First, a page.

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Sunnyside man to be deported, daughters cry for help

Front Row: Samiha, Ferdousha, Simran holding a picture with Balbu

October 10, By Tara Law

Two teenage girls from Sunnyside begged President Trump to stop their father’s deportation at a press conference in Jackson Heights this morning.

The girls, Simran Sharif, 18, and Samiha Sharif, 14, are high school students who are American citizens, having been born here. Their father, Bablu Sharif, is a Bangladeshi immigrant who has lived in the United States since 1992.

Bablu, who overstayed his tourist visa, has had a standing deportation order against him since 1999, but since 2013 has had an “Order of Supervision.”

This policy has allowed him to gain a work permit and work legally. In June, when he checked in with the Enforcement or Removal Operations (ERO) office to renew his permit as part of his annual check in, he was immediately detained by ICE.

Bablu, who lives with his family in Sunnyside, does not have a criminal record.

For the Sunnyside family, the press conference was a last resort, said Mazda A. Uddin, an activist who has worked closely with the family and the families of 10 other detainees. Since he was detained, Bablu has been transported by ICE to Louisiana and then to Arizona. Uddin said that the Sharifs have learned from lawyers that there is no other recourse to prevent Bablu’s deportation, and that he could be deported at any time.

The girls are academic strivers; Samiha, who attends Manhattan Hunter Science School, wants to become a lawyer, and Simran, who attends the Academy of Finance and Enterprise in LIC, dreams of becoming a doctor. The press conference took place at Smart Academia, a tutoring center in Jackson Heights where the girls study.

Their mother, Ferdousha, said that it has been particularly difficult for the girls as the school year has started. Samiha began high school this year, and Simran is in her final year of high school and is preparing to apply to college. The girls were brought to tears as they spoke about their father.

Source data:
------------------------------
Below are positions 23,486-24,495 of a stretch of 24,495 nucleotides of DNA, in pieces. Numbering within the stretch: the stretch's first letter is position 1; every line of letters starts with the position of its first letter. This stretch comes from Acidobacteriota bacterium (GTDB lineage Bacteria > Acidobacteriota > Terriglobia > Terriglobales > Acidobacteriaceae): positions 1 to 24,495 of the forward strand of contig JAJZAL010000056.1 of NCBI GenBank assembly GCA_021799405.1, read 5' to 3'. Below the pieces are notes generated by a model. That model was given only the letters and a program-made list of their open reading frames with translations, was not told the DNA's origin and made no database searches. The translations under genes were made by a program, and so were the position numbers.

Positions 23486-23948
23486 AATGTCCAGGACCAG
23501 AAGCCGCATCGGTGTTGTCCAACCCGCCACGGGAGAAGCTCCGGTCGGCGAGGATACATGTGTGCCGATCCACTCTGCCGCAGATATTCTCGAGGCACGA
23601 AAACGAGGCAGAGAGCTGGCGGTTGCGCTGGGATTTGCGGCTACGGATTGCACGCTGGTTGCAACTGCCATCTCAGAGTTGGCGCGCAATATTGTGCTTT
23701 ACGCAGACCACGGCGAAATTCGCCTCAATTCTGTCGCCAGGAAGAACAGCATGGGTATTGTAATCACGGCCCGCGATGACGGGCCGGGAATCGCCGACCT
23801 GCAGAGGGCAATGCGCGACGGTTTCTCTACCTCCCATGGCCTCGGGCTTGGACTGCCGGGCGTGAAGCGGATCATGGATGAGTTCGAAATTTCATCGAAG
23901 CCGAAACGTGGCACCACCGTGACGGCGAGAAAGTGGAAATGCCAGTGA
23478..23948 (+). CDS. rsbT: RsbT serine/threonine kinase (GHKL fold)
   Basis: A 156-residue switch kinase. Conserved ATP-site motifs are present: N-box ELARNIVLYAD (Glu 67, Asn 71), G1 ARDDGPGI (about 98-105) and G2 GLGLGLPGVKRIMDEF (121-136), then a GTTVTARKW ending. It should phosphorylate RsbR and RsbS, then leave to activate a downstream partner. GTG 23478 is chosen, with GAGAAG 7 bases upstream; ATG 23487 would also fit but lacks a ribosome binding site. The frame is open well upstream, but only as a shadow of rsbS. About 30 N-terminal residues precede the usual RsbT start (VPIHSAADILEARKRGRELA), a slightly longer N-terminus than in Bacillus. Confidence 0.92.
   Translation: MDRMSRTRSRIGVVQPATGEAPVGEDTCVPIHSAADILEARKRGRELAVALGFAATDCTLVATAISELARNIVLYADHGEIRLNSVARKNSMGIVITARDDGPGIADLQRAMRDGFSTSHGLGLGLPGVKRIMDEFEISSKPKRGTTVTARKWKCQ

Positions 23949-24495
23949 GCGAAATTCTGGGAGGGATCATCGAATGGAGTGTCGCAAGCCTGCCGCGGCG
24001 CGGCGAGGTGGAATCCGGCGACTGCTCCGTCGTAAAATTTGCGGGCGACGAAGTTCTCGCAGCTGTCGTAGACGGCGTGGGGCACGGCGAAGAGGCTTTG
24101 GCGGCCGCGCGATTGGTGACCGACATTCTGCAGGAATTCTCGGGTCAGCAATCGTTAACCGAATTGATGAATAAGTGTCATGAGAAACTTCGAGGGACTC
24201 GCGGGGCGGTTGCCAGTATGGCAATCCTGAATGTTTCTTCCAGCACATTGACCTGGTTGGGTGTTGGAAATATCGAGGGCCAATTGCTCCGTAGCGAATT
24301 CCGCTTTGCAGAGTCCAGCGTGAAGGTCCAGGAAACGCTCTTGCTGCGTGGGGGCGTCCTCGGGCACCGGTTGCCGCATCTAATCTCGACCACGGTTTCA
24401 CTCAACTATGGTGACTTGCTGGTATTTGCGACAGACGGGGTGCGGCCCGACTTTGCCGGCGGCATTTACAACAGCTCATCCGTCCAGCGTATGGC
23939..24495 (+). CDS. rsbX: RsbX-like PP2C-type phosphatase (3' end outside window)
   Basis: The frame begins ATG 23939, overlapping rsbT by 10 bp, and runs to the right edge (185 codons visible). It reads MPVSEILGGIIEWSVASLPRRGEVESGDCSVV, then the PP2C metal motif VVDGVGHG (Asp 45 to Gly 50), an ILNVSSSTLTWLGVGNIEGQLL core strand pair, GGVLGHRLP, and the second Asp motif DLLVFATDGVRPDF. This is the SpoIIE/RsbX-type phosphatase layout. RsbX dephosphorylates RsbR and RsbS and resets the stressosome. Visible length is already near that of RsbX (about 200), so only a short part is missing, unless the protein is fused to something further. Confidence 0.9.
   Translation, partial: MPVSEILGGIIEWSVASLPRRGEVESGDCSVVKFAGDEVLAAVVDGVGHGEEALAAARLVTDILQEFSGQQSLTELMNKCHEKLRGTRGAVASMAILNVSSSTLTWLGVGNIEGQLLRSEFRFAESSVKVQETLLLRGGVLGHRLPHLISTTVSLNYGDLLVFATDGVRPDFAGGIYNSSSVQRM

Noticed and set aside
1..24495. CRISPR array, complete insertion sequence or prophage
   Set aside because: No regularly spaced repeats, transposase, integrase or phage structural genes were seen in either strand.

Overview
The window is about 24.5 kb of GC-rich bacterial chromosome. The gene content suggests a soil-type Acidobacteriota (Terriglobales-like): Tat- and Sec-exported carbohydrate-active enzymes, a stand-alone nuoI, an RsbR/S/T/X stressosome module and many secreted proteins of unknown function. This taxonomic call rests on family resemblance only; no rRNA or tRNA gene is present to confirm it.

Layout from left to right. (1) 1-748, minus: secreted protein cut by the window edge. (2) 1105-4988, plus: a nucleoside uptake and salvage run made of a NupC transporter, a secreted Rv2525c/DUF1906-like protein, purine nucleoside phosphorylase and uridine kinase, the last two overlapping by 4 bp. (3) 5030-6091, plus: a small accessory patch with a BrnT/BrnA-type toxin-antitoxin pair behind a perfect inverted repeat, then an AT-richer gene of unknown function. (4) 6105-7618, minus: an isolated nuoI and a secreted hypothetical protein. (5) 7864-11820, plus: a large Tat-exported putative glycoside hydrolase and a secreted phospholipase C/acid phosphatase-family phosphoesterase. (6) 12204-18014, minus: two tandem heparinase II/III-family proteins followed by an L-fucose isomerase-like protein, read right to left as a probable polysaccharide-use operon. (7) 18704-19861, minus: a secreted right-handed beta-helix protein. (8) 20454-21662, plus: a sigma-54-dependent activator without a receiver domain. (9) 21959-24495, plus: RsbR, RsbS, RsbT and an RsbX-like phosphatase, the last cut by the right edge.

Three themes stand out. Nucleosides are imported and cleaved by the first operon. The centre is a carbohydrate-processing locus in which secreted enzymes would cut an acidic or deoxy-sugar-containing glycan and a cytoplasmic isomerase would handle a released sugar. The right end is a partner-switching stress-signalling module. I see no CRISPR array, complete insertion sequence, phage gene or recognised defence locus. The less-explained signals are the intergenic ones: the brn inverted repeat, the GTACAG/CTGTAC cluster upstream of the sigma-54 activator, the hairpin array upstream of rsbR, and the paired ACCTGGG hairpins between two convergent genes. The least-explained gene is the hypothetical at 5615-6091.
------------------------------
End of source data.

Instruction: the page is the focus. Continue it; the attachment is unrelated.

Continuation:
“I don’t want to go to school any more because my mom is crying all the time for my father,” Simran said. “I cry also, but I don’t want to cry in front of my sister… I want to study, but no matter how hard I try I cannot because I think all the time about my dad.”

Bablu, an Uber driver, is the family’s breadwinner. Ferdousha, who is also dealing with ICE, has health issues and is a homemaker. The girls worry about what will happen to their family.

Who will take care of us if our father is deported?” said Samiha. “We are surviving with the help of some friends. Now, if my dad is deported, I don’t know how I’m going to survive. I don’t know how my future will look.”

The family was joined by local activists and Assembly Member Ron Kim, who represents Flushing.

“It doesn’t get any more American than this family. They came to this country in pursuit of a better life, a better future,” said Kim. “All of these immigrants who thought that they could trust the government and step forward, who filed for deferred deportation, are living in fear and they have to go back into the shadows.”

 


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